Aug. 16, 2013 at 4:21 PM ET
A university research crew captured a whopping 12-foot Greenland shark from 6,000 feet below the surface of the Gulf of Mexico, unusually warm waters for the cold-water shark, and a first for such a catch from such depths.
"We weren't expecting something this big," Dean Grubbs, leader of the expedition and a ocean biologist at Florida State University, told NBC News. "Soon as it hit the surface I knew exactly what it was — there aren't too many big black sharks with a long dorsal fin [out there]." It's the first deep-swimming Greenland shark to be captured in the Gulf of Mexico, Grubbs said.
When the crew began pulling back on its nylon line on Aug. 2, they knew something was different. Usually, the line came up empty — not too many creatures live at the depth. But this time, there was a tug at the end of the cabling.
The motorized winch took almost an hour to haul the shark to the ship. It broke the surface "like a whale," and the assistant captain screamed "big fish!" Grubbs said.
Greenland sharks are cold-water swimmers, and usually live in the northern Atlantic, near the Arctic Circle. When they swim south, as they often do, they swim deeper, at depths below 3,000 feet where the water is a bracing 40 degrees Fahrenheit. It's quite a contrast to the Gulf of Mexico's waters, more than 80 degrees Fahrenheit at the surface the day the shark was caught.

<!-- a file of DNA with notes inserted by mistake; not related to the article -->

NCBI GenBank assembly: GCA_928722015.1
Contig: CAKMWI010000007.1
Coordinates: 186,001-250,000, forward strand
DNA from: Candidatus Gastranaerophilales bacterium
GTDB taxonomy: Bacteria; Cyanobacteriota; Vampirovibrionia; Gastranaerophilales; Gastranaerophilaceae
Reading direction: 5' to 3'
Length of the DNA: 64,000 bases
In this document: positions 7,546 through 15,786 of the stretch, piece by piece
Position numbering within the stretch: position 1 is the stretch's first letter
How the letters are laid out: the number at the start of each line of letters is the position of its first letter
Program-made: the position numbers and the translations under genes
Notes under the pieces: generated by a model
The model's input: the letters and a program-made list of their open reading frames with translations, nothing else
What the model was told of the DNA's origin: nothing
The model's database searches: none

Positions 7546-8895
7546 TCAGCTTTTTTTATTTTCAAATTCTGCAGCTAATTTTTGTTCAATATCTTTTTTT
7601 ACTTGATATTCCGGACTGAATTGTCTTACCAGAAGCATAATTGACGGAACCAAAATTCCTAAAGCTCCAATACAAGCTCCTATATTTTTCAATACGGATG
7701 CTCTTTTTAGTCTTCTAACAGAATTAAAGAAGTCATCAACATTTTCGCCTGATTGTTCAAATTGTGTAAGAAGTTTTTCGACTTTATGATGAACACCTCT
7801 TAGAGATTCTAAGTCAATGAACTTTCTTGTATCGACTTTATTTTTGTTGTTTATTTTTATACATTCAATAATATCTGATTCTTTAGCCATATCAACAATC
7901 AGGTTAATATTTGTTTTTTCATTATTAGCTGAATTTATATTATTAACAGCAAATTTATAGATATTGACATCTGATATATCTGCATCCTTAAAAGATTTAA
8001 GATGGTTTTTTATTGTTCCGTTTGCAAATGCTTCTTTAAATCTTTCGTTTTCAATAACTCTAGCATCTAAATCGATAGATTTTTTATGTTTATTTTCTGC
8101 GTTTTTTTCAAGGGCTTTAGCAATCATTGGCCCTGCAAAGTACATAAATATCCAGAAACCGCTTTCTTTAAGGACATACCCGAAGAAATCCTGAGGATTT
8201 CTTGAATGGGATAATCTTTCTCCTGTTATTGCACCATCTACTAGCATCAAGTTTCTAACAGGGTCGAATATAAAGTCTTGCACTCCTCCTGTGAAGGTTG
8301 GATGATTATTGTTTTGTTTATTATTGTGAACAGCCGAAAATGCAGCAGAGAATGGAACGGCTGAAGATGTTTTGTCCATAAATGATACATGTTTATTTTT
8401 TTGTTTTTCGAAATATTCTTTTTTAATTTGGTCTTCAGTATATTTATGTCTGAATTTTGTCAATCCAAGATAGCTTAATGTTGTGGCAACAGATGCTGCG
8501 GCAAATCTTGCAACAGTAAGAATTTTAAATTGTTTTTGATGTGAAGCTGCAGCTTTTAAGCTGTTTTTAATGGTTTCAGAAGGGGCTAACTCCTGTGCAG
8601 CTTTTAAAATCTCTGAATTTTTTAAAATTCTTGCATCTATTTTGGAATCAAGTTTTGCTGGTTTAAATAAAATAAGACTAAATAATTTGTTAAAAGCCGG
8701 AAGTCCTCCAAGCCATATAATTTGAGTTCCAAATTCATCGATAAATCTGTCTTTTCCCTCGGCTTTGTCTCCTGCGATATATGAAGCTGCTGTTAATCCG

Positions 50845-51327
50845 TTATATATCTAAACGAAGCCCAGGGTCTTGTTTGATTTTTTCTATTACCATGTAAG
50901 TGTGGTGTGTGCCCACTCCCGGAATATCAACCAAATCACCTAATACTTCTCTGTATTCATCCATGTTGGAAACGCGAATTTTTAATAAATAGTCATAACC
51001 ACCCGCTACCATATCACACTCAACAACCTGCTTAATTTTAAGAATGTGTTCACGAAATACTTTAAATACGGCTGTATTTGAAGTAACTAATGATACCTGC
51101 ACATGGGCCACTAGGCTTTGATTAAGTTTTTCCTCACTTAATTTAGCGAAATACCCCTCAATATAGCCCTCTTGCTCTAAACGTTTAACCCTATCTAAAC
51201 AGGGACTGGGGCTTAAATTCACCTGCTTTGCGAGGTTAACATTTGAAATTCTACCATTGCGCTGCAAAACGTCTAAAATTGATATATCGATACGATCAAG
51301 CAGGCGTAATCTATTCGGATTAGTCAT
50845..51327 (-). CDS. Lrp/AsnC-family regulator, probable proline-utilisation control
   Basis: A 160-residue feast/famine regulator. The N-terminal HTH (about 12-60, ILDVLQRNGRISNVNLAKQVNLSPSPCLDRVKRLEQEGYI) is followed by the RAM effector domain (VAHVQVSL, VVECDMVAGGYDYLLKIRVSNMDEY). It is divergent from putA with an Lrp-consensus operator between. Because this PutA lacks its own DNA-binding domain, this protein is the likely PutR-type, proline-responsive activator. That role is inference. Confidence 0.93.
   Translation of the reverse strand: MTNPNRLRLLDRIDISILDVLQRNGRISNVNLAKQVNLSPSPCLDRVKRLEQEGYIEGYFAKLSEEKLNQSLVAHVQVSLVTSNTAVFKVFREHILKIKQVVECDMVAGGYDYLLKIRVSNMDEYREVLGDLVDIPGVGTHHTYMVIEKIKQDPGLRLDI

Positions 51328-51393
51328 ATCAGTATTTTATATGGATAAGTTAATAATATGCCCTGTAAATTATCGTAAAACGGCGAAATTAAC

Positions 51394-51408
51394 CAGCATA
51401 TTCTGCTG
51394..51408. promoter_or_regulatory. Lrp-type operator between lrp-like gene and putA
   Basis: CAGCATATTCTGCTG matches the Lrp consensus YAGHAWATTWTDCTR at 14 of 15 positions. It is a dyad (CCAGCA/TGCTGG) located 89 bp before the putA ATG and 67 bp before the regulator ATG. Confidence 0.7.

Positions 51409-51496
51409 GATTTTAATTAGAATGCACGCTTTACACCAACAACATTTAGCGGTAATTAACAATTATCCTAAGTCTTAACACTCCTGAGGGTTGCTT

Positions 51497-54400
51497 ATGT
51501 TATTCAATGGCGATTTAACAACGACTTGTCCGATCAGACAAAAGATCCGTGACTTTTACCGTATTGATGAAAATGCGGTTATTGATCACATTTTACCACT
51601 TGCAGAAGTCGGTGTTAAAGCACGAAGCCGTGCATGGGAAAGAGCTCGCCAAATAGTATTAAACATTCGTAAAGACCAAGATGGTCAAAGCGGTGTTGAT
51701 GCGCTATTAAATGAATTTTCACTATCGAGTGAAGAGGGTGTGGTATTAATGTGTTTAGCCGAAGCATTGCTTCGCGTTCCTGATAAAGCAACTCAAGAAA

Only a handful of researchers, Grubbs among them, have techniques of getting samples of big fish from water that deep.
Grubbs and his team are part of the Deep-C Consortium, a group of ocean biologists who are studying the effect of the 2010 Deepwater Horizon oil spill on the species that live in the Gulf of Mexico.
In the months following the spill, Grubbs says, he'd get questions about how animals living in the Gulf were being affected. "For the most part, we had to answer, we don't know," he said.
The goal of the recent week-long voyage, the sixth expedition Grubbs has led, was to find samples from up to 6,000 feet under the water's surface.
After the shark was hauled on deck, the crew worked on it for hours, well into the night.
Grubbs said they made almost 75 measurements of the fish's body structure. The crew collected samples for genetic analysis, which would confirm which species of sleeper shark the sample was. They also took samples from the shark's muscles, stomach and liver, along with blood and bile, to be shared with labs around the world to understand if and how toxins and chemicals from the 2010 oil spill are incorporated into the shark's body.
There were a few surprises: Grubbs found a six-inch spine of a stingray in the shark's skull, from its jaw up to just below its eye, that probably lodged itself there during what might have been a dinner accident. Among the shark's stomach contents, the researchers found the beaks of squid and the egg case of a skate, a kind of flat, floppy ray.
The shark was alive when it was captured, Grubbs said, but it's not likely it would have survived much longer in the water because of the high temperature.